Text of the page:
WRINKLE (AGE) STIppLE
This is an easy way to age someone either subtly or dramatically. There are a variety of methods for creating age-simulating wrinkles, too. However, trying to age someone in their late teens to late 20s might be ineffective with this technique because for it to work well there needs to be some stretch and pliability to the skin. Young skin is often too firm and taut to stretch enough for the stipple technique to be noticeable. However, combined with more traditional makeup techniques of highlight and shadow, and with prosthetics, aging can be convincingly achieved.
The most common aging stipple technique involves using latex; it can be done in 16 stages, with each stage involving five steps, or it won’t work. Remember that skin stretches perpendicular to the pull of the muscle beneath it. Also, only do those parts of the face that require aging for the particular makeup.
Temple—pull up above the temple and pull down below to create crow’s feet outside the eye.
Temple—pull up above the other temple and pull down below to create crow’s feet outside the eye.
Nasolabial fold—lift area away from center of face or have the subject puff area to be aged.
8. Nasolabial fold (other side) —lift area away from center of face or have subject puff area to be aged.
9. Upper lip—have subject puff entire area to be stippled.
10. Chin—with neck arched, pull the side of the chin away from the center of the face.
Latex may have strong ammonia smell, so be prepared to use a fan of some sort.
Cheek—using a large craft stick (tongue depressor), have your subject carefully reach deep into the cheek inside the mouth and push out. Photo by the author.
11. Chin—with neck arched, pull the other side of the chin away from the center of the face.
12. Cheek—using a large craft stick (tongue depressor), have your subject carefully reach deep into the cheek inside the mouth and push out. This will help tie the nasolabial folds and under-eye areas together.
13. Cheek—have your subject carefully reach deep into the other cheek and push out.
14. Neck—begin with the head tilted back to stipple the throat first.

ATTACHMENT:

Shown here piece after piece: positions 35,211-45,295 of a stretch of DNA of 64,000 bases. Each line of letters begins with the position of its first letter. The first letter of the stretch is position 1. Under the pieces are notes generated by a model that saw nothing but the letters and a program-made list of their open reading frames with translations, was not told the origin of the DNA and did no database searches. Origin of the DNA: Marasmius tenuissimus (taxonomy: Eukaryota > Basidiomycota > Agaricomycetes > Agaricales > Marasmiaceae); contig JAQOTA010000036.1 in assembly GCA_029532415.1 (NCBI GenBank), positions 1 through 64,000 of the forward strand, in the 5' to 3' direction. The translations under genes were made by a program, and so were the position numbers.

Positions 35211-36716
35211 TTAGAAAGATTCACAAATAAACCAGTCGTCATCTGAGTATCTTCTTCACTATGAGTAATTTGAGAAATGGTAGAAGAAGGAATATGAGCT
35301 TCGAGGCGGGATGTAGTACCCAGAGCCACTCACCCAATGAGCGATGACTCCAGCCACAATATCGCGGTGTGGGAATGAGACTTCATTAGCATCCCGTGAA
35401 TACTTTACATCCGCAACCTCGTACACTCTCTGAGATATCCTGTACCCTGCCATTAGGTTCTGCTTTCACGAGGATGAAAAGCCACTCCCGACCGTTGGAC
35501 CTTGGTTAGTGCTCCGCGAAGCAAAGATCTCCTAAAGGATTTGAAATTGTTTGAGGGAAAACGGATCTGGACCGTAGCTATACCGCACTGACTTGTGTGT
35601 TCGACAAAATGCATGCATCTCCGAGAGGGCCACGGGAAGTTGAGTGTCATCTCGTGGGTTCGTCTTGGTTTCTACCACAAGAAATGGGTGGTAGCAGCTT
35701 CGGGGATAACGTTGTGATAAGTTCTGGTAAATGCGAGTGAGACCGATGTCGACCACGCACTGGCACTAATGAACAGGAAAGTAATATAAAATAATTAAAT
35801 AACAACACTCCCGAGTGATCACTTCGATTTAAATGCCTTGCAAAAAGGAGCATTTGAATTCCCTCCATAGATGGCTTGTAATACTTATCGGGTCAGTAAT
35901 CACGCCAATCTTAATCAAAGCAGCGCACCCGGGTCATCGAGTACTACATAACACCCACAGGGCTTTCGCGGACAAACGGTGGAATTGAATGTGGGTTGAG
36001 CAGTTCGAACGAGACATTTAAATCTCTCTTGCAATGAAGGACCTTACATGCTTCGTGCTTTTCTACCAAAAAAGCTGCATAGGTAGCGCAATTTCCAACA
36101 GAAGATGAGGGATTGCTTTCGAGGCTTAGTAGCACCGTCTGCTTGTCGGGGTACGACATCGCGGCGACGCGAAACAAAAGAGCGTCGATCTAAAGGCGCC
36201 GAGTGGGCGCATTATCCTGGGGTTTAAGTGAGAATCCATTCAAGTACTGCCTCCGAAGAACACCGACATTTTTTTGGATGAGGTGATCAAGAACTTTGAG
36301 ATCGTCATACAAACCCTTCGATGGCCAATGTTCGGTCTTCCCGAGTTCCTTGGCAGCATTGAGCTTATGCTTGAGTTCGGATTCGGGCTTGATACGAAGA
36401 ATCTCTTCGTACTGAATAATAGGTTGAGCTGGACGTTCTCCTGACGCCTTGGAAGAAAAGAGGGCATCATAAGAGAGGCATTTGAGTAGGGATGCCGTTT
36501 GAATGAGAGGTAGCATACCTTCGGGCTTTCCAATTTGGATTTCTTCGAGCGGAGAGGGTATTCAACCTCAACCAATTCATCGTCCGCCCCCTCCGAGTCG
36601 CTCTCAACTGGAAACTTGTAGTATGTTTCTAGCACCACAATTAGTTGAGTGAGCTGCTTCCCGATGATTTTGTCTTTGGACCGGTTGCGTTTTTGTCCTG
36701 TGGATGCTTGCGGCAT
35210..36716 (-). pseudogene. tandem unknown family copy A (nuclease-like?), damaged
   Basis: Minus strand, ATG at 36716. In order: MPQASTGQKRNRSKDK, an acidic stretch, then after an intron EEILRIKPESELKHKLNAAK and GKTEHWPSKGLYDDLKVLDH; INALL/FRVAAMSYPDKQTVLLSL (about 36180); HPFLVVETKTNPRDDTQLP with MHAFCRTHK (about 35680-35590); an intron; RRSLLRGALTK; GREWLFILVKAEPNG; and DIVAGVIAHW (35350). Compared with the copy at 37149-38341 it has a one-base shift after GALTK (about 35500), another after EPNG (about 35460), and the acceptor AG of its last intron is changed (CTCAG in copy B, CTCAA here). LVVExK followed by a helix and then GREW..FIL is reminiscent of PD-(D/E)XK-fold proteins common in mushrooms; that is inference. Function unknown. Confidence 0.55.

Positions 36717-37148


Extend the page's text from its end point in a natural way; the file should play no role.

15. Neck—now with the head turned one way.
16. Neck—now with the head turned the other way.
Again, the steps:
1. Stretch the skin.
2. Apply the latex. It does not have to be applied heavily; apply it thinly. Two layers are often enough.
3. Dry the latex.
4. Powder the latex.
5. Release (unstretch) the skin.
Excess powder should be removed with a small amount of water-soluble lubricant (such as K-Y® jelly) on a small brush. To color the latex, you can use RMGP, but it is not absolutely necessary. If you first brush a thin layer of castor sealer over the latex, you can use regular creme colors to paint the latex; if you don’t use the castor sealer, the latex will absorb the carrier vehicle of the creme makeup and result in a discoloration of the latex that won’t match the rest of the skin.
Latex can be used as a contact adhesive and acts as such. If latex dries on the applicator you are using to add age stipple and dries on the skin, when the two come in contact with one another they will bond and you will either pull up the latex from your subject’s face or your subject will have an applicator stuck to her face.
There are several additional techniques for aging that involve latex and other materials, but I list merely some of them here. These provide more extreme effects, each with its own unique characteristics:
Latex and tissue
Latex, tissue, and adhesive
Latex, cotton, and adhesive
Latex, cornmeal, wheat germ, or bran and adhesive Green Marble SeLr® and Attagel